Keep the large piece of vinyl folded evenly in half (50" x 54"). Use a straight-edge and pen to mark a line from one side to the other that is 2" in front of the mid point (the crease) of the vinyl. Do this on both the top and bottom side on the vinyl. These are your boundary marks for the vinyl cement at the crease. Open the vinyl up and clean the area between the two pen lines with acetone or xylene. Allow this dry for a few minutes.

For large bags such as this, you will need an assistant for 10 minutes. Apply the vinyl cement in the area between the pen lines (on the inside of the crease). Allow the cement to set up for 2 minutes then fold the bag neatly in half again. It is important that the bag is folded evenly in half. It's probably best to do a practice run of the folding step before you apply the cement. If you find that the vinyl is difficult to manipulate when folding, you can toss a bit of baby powder into the inside of the fold. The vinyl will slide around a bit easier this way.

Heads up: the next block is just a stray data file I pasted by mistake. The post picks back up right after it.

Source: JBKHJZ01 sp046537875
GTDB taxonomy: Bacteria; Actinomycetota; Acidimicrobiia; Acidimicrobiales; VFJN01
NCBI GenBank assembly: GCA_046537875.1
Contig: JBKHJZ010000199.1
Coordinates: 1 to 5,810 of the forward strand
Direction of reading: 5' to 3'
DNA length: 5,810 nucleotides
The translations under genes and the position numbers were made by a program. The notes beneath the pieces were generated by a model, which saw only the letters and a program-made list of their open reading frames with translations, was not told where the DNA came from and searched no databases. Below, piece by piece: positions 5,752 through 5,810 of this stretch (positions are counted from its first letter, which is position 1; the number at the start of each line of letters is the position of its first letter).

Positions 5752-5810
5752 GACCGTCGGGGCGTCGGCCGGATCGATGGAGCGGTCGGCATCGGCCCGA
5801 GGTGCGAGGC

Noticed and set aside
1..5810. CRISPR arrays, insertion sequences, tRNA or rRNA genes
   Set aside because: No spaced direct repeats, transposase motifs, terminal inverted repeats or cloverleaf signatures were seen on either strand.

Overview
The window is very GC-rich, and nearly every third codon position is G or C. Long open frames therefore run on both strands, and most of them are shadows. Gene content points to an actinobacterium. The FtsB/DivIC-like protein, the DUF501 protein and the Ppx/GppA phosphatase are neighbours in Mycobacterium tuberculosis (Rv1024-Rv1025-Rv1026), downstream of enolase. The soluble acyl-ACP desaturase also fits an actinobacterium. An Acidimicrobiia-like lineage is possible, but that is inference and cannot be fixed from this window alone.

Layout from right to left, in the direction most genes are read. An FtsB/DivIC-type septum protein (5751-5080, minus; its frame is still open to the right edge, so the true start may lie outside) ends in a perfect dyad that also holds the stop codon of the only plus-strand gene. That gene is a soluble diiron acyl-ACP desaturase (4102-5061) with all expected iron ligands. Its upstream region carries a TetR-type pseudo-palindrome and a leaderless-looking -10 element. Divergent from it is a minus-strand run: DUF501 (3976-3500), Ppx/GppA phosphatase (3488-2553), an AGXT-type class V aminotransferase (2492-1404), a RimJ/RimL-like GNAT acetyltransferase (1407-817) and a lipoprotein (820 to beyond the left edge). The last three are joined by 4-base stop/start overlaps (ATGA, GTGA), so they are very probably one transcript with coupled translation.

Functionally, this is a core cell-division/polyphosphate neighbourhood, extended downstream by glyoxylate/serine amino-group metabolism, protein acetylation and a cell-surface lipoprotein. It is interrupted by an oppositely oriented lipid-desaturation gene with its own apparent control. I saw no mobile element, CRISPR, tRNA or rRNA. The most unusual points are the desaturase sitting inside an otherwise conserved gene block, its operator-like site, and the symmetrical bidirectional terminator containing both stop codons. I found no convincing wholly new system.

After the vinyl has been folded over, use a seam tool to press the vinyl cemented area flat. You may need to continue pressing this area for several minutes until the cement fully bonds. The critical areas are at the corners. This area must lay flat and be sealed tightly. You can use wood clamps to hold the corners tight until the cement cures. If you have opted to use polyurethane material, you'll need to clamp the edges together with a couple of flat boards and some spring clamps for 24 hours.